They halved the 37th, Woods on a combination pull-misread from 18 feet and Scott failing along the same line from a stride closer. On to the 194-yard 10th, where Scott had jammed home the pitch shot two hours earlier. Woods, with the honor, kept it left of the flag and was safely on. Scott’s nestled into the right rough, this time on a downhill lie. His pitch rolled seven feet past and, after a measurement with string, Woods was deemed away; his clincher slid 18 inches past. When Scott missed, Woods rolled home his winner.

In his son’s first five championship victories Earl Woods lumbered onto the green to give a tearful embrace. But it was Kutilda Woods who sprinted across the green, reaching her son first. She had never seen him in any of his five victories, and at one point during an early round, with her son comfortably ahead, she was too nervous to answer the simplest question. Woods then hugged his father and other members of his “team” before offering his hand to Scott.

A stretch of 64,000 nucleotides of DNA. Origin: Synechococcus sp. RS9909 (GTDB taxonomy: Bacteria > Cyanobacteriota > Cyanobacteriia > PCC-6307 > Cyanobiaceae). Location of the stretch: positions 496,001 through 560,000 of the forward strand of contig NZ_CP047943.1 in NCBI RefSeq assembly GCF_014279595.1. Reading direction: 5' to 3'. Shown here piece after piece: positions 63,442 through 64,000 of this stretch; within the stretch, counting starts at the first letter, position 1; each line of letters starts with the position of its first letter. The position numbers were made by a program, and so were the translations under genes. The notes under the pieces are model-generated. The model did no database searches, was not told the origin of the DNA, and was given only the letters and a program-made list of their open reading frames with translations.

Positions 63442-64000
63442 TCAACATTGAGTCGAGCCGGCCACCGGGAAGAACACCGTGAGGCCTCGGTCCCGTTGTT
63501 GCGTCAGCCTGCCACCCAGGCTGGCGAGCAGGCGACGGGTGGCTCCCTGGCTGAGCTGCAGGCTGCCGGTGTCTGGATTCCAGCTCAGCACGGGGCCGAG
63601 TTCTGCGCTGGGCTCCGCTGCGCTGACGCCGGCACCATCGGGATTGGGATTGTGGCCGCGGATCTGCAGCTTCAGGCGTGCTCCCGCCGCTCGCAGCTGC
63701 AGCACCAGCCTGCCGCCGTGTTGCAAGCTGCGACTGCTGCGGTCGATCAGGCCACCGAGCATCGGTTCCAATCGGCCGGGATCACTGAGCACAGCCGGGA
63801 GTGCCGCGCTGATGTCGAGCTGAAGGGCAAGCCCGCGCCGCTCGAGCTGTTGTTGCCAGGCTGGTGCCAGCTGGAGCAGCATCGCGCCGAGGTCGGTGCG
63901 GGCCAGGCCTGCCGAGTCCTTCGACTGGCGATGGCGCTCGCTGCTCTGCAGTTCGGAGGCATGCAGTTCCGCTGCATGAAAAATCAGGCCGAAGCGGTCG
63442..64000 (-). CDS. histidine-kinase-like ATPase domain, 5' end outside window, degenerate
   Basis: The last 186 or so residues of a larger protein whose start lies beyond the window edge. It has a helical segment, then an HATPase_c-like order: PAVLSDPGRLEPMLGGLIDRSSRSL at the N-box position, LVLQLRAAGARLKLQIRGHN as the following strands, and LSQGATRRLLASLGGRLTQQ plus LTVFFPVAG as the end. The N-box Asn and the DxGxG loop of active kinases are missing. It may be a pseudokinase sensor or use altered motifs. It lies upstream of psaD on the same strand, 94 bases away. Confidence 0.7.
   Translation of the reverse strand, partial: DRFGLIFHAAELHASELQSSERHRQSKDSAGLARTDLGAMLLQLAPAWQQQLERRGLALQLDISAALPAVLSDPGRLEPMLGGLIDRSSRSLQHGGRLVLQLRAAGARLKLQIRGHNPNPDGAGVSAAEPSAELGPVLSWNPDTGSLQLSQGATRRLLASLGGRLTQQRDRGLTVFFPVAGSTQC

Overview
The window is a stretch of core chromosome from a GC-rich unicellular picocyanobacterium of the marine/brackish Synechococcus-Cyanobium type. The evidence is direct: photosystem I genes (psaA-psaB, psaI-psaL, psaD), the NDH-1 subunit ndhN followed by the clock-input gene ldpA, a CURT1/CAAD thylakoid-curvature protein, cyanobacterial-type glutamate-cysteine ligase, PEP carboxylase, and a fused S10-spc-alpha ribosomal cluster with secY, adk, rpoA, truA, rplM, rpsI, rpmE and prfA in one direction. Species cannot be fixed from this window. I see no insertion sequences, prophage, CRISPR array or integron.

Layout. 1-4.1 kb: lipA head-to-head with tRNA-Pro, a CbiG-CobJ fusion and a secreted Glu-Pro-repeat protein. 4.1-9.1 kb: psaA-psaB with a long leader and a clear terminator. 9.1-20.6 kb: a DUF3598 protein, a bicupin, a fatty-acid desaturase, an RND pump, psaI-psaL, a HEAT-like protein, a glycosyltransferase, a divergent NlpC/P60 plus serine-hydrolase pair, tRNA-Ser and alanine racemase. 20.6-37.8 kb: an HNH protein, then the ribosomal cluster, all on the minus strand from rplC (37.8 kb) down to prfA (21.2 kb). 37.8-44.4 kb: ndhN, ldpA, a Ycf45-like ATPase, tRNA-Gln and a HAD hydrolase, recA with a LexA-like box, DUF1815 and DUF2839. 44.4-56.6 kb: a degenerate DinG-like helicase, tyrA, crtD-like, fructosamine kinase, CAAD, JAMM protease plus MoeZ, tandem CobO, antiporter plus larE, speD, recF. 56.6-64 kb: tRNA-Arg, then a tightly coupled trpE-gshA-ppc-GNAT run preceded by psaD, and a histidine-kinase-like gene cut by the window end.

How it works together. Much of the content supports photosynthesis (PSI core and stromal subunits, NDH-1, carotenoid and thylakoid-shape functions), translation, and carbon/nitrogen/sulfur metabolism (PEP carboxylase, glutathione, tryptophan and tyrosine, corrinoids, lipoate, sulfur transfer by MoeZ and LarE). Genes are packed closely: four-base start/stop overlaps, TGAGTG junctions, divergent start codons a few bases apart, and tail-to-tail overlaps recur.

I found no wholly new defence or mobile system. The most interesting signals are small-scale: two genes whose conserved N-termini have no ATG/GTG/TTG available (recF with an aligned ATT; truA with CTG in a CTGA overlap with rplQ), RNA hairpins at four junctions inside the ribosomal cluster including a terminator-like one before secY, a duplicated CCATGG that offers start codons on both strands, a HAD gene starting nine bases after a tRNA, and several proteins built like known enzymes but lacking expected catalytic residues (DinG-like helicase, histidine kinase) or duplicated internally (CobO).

Within an hour Tiger Woods, at the awards ceremony, told the gallery “that the northwest is my lucky haven.” He held the Havemeyer Trophy aloft one last time, with the photographers’ shutters clicking like mad, lowered it and gave it the gentlest kiss. Dusk was turning to darkness on his amateur days. Ahead lay the dawn of a new challenge.

Tiger’s Sixth Sense: Woods smashed the record books with his Amateur comeback. (USGA Museum)

Although Woods was in deep trouble by the 11th hole of the final, the gallery remained behind him. (USGA Museum)

“You figure [5 up] would be good enough, but against Tiger Woods, no lead is secure,” said Scott, who chipped in on the 28th hole. (USGA Museum)